His Leo begins with with a nervous and frightened energy that manifests in a twitchy demeanor and inability to keep still, with interrupted strands of dialogue that occasionally burst into a speedy staccato. It is at once clear to us that this is a man uncomfortable living beneath his own skin. Saviet shows his character’s slow growth into self-confidence through the horror of his ordeal and concomitant flowering of his relationship with his wife, Lucille.
In one particularly memorable scene during the trial, Saviet presents a vilified version of his character molded from the testimony of his accusers: a smooth and lecherous factory supervisor who uses his power and authority to seduce young female workers at the shop. At the start of the scene, Saviet lasciviously throws his leg up on the courtroom table and morphs into this antagonist without missing a beat.
There were other performers who shined in this SU Drama production, with a quality of the singing that was consistently good. Marcu’s voice is especially gorgeous, with its handsome vibrato and confident delivery.
Two individual numbers stood out at the performance I attended. Michael Roach’s Britt Craig brought the house down following his rousing rendition of the jazzy number, Big News. Later in the second act, Jarrod Everett as Jim Conley impressed the listener with the soulful and bluesy Feel the Rain Fall — a spiritual-inspired song accompanied by the jangling of chains. Everett hit all the right notes in this song designed not only to evoke the image of a chain gang, but also to show his character’s unwillingness to cooperate with the authorities.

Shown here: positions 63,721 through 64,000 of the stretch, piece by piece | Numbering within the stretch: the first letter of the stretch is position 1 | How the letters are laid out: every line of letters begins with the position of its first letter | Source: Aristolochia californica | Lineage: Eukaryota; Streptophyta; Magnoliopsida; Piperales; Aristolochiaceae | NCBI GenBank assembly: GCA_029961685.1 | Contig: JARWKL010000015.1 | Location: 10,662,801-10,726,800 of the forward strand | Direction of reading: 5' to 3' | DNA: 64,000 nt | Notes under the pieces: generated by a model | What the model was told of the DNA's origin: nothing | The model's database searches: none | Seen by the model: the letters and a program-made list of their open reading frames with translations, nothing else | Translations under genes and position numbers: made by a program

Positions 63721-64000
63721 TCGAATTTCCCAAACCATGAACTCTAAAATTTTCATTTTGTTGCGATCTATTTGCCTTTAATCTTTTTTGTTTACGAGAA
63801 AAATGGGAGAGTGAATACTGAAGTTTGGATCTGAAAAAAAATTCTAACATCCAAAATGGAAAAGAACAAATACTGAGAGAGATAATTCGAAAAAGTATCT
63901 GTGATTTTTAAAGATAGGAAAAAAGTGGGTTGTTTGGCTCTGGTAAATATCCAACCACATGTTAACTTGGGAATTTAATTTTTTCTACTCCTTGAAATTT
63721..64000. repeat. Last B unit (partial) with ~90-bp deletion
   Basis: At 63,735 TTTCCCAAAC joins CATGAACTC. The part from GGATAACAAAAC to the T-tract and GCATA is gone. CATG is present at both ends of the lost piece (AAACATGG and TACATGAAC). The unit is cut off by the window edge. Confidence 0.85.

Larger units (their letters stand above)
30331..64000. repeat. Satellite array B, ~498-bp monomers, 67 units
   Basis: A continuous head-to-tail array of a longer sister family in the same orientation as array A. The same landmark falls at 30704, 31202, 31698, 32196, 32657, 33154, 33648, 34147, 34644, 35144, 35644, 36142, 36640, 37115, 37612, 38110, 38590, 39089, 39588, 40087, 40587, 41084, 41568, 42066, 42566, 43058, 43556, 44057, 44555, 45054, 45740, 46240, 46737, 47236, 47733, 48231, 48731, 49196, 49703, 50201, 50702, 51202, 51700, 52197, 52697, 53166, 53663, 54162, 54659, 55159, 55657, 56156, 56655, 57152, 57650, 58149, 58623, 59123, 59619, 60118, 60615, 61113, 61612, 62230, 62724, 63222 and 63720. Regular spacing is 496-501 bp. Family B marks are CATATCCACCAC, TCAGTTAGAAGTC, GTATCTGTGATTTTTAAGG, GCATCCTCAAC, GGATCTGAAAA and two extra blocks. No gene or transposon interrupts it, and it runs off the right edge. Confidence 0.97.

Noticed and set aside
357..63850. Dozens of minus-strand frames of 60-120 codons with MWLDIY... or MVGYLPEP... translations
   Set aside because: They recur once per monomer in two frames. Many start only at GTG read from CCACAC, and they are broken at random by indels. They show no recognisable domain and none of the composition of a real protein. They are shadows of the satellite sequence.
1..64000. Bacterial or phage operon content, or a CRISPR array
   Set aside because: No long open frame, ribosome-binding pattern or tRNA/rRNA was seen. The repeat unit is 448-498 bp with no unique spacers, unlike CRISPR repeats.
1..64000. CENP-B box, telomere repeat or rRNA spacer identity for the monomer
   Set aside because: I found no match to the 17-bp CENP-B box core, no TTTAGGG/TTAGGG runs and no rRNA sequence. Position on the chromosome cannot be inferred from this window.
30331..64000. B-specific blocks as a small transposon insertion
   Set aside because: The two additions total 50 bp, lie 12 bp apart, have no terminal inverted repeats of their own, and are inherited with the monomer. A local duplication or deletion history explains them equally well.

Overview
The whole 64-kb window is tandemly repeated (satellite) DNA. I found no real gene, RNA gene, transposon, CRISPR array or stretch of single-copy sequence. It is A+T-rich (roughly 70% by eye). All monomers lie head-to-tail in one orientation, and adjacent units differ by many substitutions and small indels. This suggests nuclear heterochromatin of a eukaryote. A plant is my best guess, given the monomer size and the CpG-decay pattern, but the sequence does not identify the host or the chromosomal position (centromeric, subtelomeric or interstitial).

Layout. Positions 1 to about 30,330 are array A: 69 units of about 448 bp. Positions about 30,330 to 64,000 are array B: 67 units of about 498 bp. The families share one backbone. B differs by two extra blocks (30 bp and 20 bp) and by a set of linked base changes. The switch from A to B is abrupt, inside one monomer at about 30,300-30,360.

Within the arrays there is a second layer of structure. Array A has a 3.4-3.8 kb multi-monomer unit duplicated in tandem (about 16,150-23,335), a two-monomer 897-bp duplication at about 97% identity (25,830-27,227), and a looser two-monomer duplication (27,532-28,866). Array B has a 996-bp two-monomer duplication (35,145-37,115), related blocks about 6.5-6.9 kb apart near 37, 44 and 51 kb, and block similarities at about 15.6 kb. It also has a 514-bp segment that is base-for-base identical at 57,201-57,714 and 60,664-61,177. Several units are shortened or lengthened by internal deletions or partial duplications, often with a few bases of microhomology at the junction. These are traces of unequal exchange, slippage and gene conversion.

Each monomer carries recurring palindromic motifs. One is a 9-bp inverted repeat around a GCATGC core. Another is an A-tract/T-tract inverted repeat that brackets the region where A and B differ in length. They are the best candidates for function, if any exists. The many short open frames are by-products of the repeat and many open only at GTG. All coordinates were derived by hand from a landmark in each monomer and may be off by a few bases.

The strength of the singing, both individually and in the ensemble numbers, was enhanced by Andrea Leigh-Smith’s vivid choreography. Parade is replete with complex dance sequences that are visually striking, buoyed by the addition of percussive effects such as stomping. The musical also contains a masterful rendition of a cakewalk to close out the first act — a nod, perhaps, to its critique of race relations in American history. In similar fashion, the conclusion of Parade uses a choreographed song exploring racial injustices and its role American politics.